John Lackey Trade An Attempt By Red Sox To Strike While Iron Is Hot

Endy Chavez, John LackeyJohn Lackey’s trade value had never been higher, at least since he arrived in Boston. The Red Sox decided to strike while the iron is hot.

The Red Sox traded Lackey and minor league pitcher Corey Littrell to the St. Louis Cardinals on Thursday in exchange for first baseman/outfielder Allen Craig and pitcher Joe Kelly. The deal nets the Red Sox two younger assets while enhancing Boston’s clear-cut effort to improve its woeful offense.

Trading Lackey, on the surface, is a somewhat curious move. The veteran is in the midst of his second straight solid season and Boston already traded ace Jon Lester earlier in the day. Plus, Lackey is under contract for next season at just $500,000 because he missed all of 2012 with Tommy John surgery. One would assume that a team looking to contend in 2015 — as the Red Sox are — would want such an established veteran as part of its mix.

The Red Sox have a surplus of talented, up-and-coming pitchers, all of whom have the potential to fill Lackey’s shoes down the road. But none are known quantities at the major league level. Relying solely on those arms requires a great deal of faith in both the individuals and the organization’s player development.

That being said, Lackey was an asset in which teams had interest. And judging by the return, it was a high level of interest. If the Red Sox really wanted to augment their offense — a stated goal supported by Boston trading Lester and Jonny Gomes for Yoenis Cespedes — for 2015, moving Lackey represented the most effective means to that end.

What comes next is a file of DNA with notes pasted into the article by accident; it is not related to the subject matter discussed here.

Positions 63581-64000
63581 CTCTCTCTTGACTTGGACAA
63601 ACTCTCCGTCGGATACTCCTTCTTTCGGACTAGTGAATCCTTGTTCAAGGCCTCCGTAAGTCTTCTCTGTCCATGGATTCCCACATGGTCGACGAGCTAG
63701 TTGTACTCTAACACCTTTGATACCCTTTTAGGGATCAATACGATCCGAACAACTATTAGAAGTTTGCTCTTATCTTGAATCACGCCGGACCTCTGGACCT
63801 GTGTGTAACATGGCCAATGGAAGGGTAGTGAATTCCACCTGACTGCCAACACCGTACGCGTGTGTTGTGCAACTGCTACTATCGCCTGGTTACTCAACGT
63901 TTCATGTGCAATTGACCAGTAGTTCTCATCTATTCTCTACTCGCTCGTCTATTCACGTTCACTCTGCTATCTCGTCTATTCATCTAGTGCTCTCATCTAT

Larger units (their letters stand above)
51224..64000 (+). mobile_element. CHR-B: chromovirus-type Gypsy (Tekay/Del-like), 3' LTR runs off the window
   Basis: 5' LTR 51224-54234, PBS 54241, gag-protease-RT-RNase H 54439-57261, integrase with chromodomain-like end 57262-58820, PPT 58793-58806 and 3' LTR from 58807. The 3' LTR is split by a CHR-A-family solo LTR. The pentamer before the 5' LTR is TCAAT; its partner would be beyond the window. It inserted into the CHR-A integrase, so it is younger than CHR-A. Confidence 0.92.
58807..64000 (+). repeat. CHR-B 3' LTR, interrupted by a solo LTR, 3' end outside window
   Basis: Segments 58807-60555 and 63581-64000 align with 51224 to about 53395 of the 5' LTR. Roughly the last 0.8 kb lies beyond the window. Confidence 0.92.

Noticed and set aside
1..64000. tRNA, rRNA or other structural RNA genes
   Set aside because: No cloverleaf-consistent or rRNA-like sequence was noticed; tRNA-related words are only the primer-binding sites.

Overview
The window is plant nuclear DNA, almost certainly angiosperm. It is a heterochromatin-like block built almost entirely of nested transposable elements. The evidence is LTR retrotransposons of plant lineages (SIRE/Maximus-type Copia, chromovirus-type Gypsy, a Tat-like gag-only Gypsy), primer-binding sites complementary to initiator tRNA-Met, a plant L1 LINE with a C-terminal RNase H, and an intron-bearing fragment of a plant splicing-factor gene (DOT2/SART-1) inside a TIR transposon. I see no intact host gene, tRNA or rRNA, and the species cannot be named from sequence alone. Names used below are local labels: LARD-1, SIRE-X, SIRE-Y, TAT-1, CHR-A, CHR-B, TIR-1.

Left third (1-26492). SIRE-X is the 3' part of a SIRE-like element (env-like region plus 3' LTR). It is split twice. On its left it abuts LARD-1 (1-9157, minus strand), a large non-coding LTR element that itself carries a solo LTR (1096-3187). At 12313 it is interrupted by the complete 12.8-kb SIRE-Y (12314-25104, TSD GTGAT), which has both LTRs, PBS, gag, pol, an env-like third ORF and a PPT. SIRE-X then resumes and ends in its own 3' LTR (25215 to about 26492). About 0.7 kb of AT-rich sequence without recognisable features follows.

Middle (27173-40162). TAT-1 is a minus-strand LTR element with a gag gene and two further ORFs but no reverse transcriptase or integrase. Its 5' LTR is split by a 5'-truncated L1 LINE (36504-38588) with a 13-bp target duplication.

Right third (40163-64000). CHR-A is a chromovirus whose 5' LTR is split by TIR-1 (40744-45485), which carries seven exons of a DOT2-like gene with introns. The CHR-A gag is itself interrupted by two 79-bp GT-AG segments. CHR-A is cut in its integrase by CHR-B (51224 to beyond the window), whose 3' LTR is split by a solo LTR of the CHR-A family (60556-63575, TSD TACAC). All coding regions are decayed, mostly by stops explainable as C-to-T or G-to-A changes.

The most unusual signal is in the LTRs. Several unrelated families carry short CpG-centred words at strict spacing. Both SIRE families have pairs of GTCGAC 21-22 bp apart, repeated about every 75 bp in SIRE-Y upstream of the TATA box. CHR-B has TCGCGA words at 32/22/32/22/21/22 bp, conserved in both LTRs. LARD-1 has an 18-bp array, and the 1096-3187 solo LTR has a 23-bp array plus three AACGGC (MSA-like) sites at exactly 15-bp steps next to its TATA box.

Craig is having a down year for St. Louis. The 30-year-old is hitting just .237 with seven homers, 44 RBIs, a .291 on-base percentage and a .638 OPS. He’s also considered a below-average defender, particularly in the outfield, so the Red Sox absolutely are banking on a return to career norms. If such a rebound plays out, however, Boston just landed an explosive offensive force.

Craig, an All-Star in 2013, hit .315 with 13 homers, 97 RBIs and an .830 OPS in 134 regular-season games. He jacked 22 bombs in 119 games in 2012, and he posted a .917 OPS in 77 games in 2011. Staying healthy has been an issue at times, but the slugger should join Cespedes in adding another solid right-handed complement to David Ortiz in the middle of Boston’s order.

Kelly, meanwhile, adds pitching depth that ultimately could help mitigate the loss of Lackey. The 26-year-old, like Craig, is in the midst of a subpar season. He owns a 4.37 ERA over just seven starts because of a lengthy disabled list stint. But Kelly enjoyed success in 2013, posting a 10-5 record and a 2.69 ERA over 37 appearances (15 starts), so there’s certainly upside for the Red Sox to hang their hats on.

A major selling point perhaps was that both Craig and Kelly are under team control beyond 2015. Craig is owed $25 million over the next three seasons with a $13 million team option for 2018, while Kelly is under team control through 2018. Given that there was some uncertainty over whether Lackey would be willing to pitch for the major league minimum next season, it made sense to consider alternatives in which the Red Sox acquired long-term assets.

It’s also possible the Red Sox could pursue a pitcher comparable to Lackey in free agency, thus creating a scenario in which they move forward with an established veteran presence in addition to the players acquired in Thursday’s trade.

There’s going to be a different look and feel to the 2015 Red Sox. The Lackey deal assured that.

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